For the first time since before the Great Recession, the majority of Americans feel cheerful about their finances
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For the first time in almost a decade – since before the Great Recession wreaked havoc on household budgets – Americans who feel rosy about their finances have become a majority.The edge financially happy Americans have over those who feel negatively about their monetary lives is ever so slight. Gallup reports that 50 percent of Americans rated their financial situation as excellent or good in April 2016, compared to 49 percent who rated it as “only fair” or “poor.”
Minimal as the shift might be, it constitutes a watershed moment after eight years of negative ratings dominating Gallup’s annual findings, with financially unhappy Americans numbering almost 60 percent in recent years.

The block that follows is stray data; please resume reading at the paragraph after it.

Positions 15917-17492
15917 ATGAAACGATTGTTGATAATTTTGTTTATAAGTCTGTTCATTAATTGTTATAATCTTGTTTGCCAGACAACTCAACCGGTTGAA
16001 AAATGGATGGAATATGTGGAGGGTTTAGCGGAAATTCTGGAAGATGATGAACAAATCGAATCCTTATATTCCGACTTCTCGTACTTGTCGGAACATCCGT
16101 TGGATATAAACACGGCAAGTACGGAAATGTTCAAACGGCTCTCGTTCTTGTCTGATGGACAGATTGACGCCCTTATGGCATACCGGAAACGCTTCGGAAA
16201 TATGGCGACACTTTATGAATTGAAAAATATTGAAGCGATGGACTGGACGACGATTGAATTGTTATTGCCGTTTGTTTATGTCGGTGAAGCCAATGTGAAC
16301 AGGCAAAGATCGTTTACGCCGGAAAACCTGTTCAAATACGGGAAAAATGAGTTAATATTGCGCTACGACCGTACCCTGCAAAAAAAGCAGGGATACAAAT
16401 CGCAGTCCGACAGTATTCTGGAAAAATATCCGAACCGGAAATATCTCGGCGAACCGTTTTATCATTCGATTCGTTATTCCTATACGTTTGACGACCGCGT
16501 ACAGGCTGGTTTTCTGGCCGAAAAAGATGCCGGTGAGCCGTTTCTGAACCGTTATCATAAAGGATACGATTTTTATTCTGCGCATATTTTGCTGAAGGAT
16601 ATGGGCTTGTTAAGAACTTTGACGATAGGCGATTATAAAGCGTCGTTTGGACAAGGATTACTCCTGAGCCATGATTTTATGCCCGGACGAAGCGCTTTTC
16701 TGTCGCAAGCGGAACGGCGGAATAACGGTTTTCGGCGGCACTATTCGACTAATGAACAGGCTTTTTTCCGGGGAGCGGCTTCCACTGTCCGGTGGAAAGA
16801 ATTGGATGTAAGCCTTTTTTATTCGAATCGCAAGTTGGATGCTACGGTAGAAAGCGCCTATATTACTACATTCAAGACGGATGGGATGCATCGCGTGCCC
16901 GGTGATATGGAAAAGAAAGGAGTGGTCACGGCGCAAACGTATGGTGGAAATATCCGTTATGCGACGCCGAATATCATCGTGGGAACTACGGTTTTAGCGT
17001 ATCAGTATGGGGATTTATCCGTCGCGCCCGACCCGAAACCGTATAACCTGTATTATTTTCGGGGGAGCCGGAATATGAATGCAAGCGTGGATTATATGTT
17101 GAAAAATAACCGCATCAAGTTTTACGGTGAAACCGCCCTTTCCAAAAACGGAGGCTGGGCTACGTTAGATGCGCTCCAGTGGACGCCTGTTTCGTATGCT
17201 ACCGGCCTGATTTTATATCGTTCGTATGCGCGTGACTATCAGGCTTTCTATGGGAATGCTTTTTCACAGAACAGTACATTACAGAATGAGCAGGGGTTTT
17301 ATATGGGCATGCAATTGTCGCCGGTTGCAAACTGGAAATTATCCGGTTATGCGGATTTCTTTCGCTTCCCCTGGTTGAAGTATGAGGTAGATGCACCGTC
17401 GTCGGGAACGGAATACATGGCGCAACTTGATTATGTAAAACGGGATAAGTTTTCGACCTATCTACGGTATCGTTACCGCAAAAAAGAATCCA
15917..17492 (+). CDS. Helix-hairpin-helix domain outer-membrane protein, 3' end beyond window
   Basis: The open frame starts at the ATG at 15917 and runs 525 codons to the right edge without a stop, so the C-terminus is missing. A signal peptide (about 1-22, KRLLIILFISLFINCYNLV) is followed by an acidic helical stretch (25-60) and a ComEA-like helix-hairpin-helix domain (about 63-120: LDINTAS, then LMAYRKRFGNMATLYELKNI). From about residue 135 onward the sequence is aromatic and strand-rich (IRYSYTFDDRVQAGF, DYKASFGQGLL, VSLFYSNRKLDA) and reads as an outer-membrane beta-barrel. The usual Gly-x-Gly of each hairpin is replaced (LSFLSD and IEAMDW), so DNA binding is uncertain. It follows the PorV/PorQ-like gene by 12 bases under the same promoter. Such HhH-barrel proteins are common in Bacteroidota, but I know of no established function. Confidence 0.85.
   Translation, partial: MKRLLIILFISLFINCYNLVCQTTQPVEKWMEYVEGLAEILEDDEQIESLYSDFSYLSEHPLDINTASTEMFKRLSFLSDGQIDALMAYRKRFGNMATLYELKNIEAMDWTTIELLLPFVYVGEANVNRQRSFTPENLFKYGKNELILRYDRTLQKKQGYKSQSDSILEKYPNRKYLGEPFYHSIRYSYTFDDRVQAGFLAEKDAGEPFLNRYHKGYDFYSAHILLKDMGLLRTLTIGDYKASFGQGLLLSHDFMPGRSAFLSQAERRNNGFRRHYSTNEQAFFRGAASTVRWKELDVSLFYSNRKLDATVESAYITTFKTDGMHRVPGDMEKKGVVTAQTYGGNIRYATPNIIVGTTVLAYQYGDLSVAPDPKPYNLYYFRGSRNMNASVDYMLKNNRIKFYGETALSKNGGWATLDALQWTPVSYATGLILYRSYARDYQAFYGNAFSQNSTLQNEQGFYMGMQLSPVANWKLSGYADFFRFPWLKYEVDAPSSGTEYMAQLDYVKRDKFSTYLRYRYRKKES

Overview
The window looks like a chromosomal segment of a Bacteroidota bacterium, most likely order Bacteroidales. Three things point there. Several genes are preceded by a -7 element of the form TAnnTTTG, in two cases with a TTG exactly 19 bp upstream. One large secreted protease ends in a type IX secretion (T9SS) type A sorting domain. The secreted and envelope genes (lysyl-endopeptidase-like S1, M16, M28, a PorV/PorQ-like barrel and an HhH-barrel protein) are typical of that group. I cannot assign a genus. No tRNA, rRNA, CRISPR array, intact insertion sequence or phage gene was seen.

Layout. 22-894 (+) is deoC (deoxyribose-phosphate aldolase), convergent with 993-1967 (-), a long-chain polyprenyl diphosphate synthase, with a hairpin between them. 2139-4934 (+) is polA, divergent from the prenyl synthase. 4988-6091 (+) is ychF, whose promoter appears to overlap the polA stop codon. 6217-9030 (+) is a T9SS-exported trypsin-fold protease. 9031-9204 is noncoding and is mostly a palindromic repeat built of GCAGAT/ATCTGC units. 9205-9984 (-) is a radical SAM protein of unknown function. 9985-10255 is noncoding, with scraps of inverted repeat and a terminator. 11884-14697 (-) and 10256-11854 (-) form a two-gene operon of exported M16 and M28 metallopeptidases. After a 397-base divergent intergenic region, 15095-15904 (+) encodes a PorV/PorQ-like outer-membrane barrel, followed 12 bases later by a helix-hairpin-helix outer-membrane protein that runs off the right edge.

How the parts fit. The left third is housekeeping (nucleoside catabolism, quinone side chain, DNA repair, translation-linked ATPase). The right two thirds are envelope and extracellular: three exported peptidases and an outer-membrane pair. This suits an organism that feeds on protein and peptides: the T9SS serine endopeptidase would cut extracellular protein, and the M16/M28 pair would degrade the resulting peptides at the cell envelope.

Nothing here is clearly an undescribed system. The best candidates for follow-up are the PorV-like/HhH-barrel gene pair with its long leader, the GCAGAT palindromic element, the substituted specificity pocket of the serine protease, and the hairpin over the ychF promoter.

Back in 2007, the ratio was flipped: 55-45 in favor of Americans who felt financially satisfied. When the Great Recession hit in 2008, the proportions dramatically reversed, and then degraded further for several years afterward.
Since 2013, positive ratings have been on the rise. The feeling-good-about-their-finances crowd hit 46 percent in 2015.
Gallup’s latest Economy and Personal Finance survey was conducted via telephone interviews April 6-10, 2016, with a random sample of 1,015 adults ages 18 and older. Results were weighted to match the national demographics of the U.S. population and were released May 5.
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